Caleb’s life story is one of costly forbearance, where he risks stoning, faces forty years of ‘ordinary’, battles for others before himself and puts aside his own agenda to serve God.

Mission work is costly for the individuals who serve. I am regularly astounded by the work of our staff team at London City Mission as they give themselves for the sake of the Lord, so that they may share the gospel with others. It is not
just the staff members but their families, too, who share in this ministry: children taunted at school because they are part of the ‘God squad’; spouses who have to cope with ‘all hours ministry’; the list is endless. Yet we have a team of dedicated people
who serve consistently with courage and perseverance, whatever the cost.

So Caleb’s story helps us to see what it means to be people of courage – people who will stand firm, push through, whatever the cost, for the sake of Christ and the gospel.

Such courage can be found daily in the streets and on the estates of London. The men and women of London City Mission, whose stories often remain untold, supporting vulnerable people as they seek to survive each day, coming alongside local
estate residents who share their harrowing life stories, sacrificing the ‘good life’ – a career in a well-paid profession, a comfortable life in a beloved home town – so they may tell of the transforming love of Jesus to London’s least reached communities.

We are grateful for those who stand with us in this not-so-glamorous ministry to the least reached of London. Thank you for partnering with us in this gospel outreach. 

Courage, Perseverance and Urban Mission May 6, 2015

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This is a short post based on a short extract of a sermon I gave at London City Mission in January 2015.

Urban mission requires great courage, but what does Godly courage look like?

The story of Caleb helps us understand what Godly courage looks like. He stood firm and pushed through, whatever the cost – so much so that God says of him, ‘Caleb has a different spirit and follows me wholeheartedly’ (Numbers 14:24).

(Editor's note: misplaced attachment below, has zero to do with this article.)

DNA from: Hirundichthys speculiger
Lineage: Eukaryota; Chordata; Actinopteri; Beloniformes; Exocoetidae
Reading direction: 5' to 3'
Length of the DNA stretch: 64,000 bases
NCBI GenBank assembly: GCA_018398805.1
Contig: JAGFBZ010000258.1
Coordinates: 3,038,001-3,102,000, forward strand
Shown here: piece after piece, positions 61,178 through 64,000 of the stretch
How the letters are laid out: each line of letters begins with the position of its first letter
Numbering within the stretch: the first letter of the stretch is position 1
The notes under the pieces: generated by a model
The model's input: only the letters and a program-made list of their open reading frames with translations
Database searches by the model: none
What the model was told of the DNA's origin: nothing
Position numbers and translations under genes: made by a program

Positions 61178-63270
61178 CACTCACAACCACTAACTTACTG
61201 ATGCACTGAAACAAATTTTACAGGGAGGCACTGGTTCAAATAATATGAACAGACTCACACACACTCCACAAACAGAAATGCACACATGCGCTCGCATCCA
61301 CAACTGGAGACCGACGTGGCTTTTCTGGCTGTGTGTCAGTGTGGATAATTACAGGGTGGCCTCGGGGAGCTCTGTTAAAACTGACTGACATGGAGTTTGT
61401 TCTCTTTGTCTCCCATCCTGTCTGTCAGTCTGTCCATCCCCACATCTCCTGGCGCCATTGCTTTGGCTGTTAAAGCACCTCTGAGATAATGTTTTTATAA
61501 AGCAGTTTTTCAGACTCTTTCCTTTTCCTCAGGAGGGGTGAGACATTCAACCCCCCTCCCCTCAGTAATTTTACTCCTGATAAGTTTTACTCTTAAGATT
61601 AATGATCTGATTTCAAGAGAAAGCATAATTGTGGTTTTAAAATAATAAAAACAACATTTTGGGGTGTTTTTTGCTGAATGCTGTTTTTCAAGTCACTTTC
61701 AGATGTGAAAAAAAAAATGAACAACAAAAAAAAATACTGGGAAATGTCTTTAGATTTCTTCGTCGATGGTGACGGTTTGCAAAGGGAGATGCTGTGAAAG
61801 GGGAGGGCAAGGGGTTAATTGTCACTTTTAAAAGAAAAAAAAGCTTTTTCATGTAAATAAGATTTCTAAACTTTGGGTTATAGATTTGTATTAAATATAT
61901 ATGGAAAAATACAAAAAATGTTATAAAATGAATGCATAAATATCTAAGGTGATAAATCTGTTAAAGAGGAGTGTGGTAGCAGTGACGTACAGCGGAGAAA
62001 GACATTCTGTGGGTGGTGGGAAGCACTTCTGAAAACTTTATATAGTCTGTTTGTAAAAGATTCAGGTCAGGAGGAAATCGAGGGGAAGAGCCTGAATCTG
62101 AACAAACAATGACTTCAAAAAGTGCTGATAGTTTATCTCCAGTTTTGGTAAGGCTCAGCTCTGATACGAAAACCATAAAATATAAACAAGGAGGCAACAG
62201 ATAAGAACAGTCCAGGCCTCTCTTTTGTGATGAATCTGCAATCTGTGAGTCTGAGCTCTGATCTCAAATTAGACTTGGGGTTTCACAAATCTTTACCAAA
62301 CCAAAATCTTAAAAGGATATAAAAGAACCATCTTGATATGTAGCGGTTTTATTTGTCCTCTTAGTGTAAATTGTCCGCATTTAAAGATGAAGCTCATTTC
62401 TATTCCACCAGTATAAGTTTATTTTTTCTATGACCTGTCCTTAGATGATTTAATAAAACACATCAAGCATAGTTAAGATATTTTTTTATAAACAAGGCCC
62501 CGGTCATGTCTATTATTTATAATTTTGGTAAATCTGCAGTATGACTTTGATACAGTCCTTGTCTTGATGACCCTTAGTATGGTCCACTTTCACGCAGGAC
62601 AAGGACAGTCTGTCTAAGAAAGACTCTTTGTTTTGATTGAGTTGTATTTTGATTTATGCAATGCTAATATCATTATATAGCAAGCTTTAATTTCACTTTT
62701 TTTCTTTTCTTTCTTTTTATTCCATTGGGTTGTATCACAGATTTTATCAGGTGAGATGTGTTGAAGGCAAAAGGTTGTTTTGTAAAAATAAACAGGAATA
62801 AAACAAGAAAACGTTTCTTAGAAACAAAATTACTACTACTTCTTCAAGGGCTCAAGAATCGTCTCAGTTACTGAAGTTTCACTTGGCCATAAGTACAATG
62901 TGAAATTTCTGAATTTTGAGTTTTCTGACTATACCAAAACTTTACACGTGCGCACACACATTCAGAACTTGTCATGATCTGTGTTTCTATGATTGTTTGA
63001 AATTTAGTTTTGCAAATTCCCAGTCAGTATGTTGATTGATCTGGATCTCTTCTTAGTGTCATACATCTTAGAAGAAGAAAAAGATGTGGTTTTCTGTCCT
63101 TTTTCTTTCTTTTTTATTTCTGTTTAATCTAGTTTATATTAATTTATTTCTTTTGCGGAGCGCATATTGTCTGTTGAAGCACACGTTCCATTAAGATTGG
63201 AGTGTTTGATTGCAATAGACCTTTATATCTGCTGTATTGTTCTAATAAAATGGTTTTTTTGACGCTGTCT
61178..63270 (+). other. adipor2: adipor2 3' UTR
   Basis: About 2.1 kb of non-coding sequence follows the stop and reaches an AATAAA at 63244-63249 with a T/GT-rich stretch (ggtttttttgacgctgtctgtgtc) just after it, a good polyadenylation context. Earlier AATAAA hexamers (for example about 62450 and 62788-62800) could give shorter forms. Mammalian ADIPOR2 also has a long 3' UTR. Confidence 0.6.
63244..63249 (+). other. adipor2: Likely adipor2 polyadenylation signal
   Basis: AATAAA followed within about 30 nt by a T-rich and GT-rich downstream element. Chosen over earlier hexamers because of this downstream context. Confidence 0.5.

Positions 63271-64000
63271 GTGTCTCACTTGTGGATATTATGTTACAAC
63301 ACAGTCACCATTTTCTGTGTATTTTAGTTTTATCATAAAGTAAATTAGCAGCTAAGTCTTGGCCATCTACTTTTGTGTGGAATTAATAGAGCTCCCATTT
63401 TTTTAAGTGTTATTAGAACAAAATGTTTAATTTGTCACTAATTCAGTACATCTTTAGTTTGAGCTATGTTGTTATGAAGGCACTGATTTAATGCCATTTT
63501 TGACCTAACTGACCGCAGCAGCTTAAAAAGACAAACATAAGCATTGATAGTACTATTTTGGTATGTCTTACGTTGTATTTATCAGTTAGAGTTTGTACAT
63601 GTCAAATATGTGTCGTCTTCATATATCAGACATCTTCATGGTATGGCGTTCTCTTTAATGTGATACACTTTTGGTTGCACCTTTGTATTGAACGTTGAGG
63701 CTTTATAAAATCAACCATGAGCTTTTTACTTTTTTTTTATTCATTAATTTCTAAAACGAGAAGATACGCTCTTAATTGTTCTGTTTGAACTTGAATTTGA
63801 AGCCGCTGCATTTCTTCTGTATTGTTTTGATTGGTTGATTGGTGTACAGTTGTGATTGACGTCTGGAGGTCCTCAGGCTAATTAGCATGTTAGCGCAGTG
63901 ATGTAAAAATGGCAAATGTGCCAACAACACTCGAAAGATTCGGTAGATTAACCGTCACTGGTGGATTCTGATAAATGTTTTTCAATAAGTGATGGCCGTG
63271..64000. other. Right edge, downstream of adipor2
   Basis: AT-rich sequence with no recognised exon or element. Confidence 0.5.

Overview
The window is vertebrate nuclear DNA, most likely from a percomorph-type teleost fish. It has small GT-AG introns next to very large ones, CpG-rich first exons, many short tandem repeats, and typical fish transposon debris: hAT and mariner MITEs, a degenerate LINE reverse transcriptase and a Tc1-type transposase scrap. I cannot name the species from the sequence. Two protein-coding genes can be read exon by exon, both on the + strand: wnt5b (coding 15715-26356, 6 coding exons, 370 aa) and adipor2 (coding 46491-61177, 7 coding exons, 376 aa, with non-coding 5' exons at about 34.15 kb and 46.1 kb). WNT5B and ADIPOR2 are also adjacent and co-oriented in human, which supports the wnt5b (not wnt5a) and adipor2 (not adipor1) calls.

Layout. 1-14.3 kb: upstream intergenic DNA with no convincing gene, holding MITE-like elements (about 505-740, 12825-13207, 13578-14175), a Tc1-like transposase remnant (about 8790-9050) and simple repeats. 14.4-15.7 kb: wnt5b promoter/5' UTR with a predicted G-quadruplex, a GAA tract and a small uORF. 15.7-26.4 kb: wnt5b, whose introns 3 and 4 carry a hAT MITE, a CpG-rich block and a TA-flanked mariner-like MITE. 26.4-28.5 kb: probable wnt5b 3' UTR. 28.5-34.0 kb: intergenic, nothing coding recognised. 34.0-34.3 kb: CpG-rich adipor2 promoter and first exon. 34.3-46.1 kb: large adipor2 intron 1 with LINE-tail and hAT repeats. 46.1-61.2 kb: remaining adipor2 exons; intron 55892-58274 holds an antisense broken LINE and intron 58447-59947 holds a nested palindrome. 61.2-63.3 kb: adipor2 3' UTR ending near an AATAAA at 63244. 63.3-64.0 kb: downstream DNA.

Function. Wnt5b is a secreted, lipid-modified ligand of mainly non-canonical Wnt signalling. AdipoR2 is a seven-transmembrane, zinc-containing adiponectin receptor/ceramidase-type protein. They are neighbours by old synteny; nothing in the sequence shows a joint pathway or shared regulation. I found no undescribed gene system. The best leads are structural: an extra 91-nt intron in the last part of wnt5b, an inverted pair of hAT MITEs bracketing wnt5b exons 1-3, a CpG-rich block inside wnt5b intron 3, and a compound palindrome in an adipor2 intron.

People of courage stand firm in the truth.

Caleb stood firm in the word of God. After forty days in a foreign but promised land, the Israelite spies to Canaan came back, hands laden with good fruit but hearts filled with fear. The land was rich and plentiful, flowing with milk and honey but inhabited by giant hostile men! Most dared not go back and sowed doubt into the hearts of God’s people.  But although Caleb saw the difficulty, he bravely urged them, along with Joshua, to have faith in God’s word about the Promised Land and claim their inheritance.

The cost of his courage? Near stoning by his own people had God not intervened!

Our old centre in Forest Gate is squeezed between a beautifully modern Sikh temple and a well-attended mosque. On a daily basis, London City Mission staff courageously stand firm here for gospel truth in the midst of hostility and misunderstanding, knowing God’s promise of victory stands with them as they serve Christ.

People of courage push through to the end.

Caleb’s reward for his courage? Forty years of an ‘ordinary’ life, not mentioned in the Bible: faithful in the daily routine, plodding on through the desert years, waiting for God’s moment. He remained faithful right to the end, still eager to do battle, still willing to take the difficult land and still choosing God’s word and will above his own.

I’m regularly astounded by our team at London City Mission as they give their lives to sharing the gospel with others. Their families also pay a price; children taunted for being in the ‘God squad’ and spouses coping with ‘all-hours ministry’. We applaud these courageous men and women who take on this not-so-glamorous side of ministry to London. Day after day, their stories often untold, they faithfully support vulnerable people struggling to survive, share the pain of the harrowing life stories of local estate residents and sacrifice the ‘good life’ of comfort and well paid careers to tell of the transforming love of Jesus to London’s least reached.

Like Caleb, these people of courage stand firm and push through, whatever the cost, for the sake of Christ and the gospel.